Firstly to avoid confusion with the post further up the thread, I should point out, I am not James M.

I doubt Camerons call for a free vote made Brown do it. The real threat was from his own Cabinet members who for obvious reasons understandably felt uneasy about being shoved through the Aye lobby. There was a certain inevitability of this it must be said.

The silly thing is that the Bill will pass fairly easily through the Commons and a three line whip is unnecessary because the numbers are on his side anyway.

I accept that many people find this a deeply important issue and the reason why I don't know whether I agree is probably mostly because I have not studied the details. Creating and discarding embryos is an important issue but in what way does this bill extend this, I thought it was allowed already? I understand that this Bill would allow human DNA to be put into animal eggs - to me that is less of a potential human being (i.e. probably not one at all) than human dna in a human egg. I can see that someone totally against mucking around with DNA would oppose the bill, just as they are presumably against the earlier legislation. I do object to the "no need for a father" clause - that I can understand. But weighing up potential scientific benefits (which one doesn't understand) against different types of embyonic manipulation (not understanding the distinctions between what is allowed now and would be allowed under the legislation) is not something that I for one am able to do.

Platitudes about "Frankenstein" on the one hand or curing horrible diseases on the other (I am not saying we have had these here) do not really advance rational discussion.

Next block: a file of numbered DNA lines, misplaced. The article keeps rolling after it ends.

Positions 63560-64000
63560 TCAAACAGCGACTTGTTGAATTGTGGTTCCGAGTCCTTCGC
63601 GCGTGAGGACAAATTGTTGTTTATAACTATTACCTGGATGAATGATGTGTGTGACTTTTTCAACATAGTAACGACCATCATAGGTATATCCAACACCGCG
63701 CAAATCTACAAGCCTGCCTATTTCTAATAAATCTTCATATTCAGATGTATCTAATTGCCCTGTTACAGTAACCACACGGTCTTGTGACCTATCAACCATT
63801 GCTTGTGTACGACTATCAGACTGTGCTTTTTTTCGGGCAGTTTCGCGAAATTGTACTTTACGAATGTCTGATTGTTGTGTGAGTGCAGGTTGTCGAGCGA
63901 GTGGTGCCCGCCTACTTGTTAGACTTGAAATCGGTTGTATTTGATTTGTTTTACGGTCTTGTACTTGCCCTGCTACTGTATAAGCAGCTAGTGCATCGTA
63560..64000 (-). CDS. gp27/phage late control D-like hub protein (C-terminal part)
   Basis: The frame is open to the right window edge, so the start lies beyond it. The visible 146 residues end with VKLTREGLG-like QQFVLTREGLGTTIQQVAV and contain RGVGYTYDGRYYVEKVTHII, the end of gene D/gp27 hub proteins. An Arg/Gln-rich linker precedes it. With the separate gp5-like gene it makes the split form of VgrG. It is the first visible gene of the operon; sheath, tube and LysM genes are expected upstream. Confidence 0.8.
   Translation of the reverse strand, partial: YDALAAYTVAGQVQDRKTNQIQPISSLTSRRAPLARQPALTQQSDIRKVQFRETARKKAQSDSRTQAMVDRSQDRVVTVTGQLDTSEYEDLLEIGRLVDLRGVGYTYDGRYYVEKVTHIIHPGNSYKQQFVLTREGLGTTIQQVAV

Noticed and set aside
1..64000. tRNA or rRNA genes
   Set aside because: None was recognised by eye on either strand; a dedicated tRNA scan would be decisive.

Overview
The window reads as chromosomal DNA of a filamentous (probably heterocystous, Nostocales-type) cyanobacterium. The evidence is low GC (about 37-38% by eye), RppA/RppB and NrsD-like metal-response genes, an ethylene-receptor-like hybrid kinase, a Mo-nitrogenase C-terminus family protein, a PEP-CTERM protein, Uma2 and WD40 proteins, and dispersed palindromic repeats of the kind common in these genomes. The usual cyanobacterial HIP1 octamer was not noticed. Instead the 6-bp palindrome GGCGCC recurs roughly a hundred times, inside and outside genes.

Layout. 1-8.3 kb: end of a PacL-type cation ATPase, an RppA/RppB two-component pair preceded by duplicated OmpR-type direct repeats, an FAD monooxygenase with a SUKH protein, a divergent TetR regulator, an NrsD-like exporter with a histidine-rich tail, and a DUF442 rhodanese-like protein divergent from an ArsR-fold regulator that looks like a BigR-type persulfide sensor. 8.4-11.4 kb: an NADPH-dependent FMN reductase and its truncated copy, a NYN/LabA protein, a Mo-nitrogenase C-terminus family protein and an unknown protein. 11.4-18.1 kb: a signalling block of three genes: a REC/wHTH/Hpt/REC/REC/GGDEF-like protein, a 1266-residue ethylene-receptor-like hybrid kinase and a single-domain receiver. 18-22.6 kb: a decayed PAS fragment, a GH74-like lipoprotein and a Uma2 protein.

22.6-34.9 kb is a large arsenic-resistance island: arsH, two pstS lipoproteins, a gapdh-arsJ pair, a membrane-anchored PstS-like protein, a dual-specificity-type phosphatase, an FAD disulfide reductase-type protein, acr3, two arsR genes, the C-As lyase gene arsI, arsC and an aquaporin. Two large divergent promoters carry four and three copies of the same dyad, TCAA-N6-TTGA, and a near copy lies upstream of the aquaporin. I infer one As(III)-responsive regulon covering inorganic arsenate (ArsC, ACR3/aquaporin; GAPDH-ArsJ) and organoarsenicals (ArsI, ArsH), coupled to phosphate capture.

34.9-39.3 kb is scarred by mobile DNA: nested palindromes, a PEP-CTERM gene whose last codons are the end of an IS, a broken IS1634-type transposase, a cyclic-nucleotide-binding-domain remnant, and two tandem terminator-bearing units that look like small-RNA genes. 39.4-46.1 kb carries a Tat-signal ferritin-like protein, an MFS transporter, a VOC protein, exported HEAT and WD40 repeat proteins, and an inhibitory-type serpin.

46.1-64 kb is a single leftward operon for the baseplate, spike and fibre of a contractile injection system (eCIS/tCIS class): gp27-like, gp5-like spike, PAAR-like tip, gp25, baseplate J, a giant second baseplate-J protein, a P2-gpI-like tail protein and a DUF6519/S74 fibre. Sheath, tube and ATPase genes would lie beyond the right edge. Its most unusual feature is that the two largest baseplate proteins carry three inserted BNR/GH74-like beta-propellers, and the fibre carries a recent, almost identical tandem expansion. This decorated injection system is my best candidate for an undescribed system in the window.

I would also say that for a Parliament/country that allows wholesale abortions up to 22/24 weeks, with something like 50% of pregnancies ending in abortion (which I abhor), worrying about a 2 week embryo might be a bit of a luxury (I know the theology might say different but when they have actually grown most of their vital organs, they have a face, arms, legs they are rather more human to me than a newly fertilised egg). Like many parents, I have seen ultrasounds of my children at 10 and 12 weeks and they were the same beings that they are today - it would be strange if a Parliament that would have allowed them to be slaughtered on a whim to ban the use of a 2 week old embryo where the objective is scientific advance rather than parental convenience.

But, despite these serious points (which are designed to show how someone who is not deeply engaged in this debate sees it), I still take pleasure in Brown's humiliation - sorry, put that down to my sinful human condition.

Brown's failure to grant a free vote on all aspects of the Bill makes this nothing more than a token gesture. Brown is a control freak and would never let anything jeopardise getting his Bills through.

There are some very strange and worrying concepts in this proposed legislation.
A free vote over certain clauses is not enough, Brown should allow a free vote on the third reading too!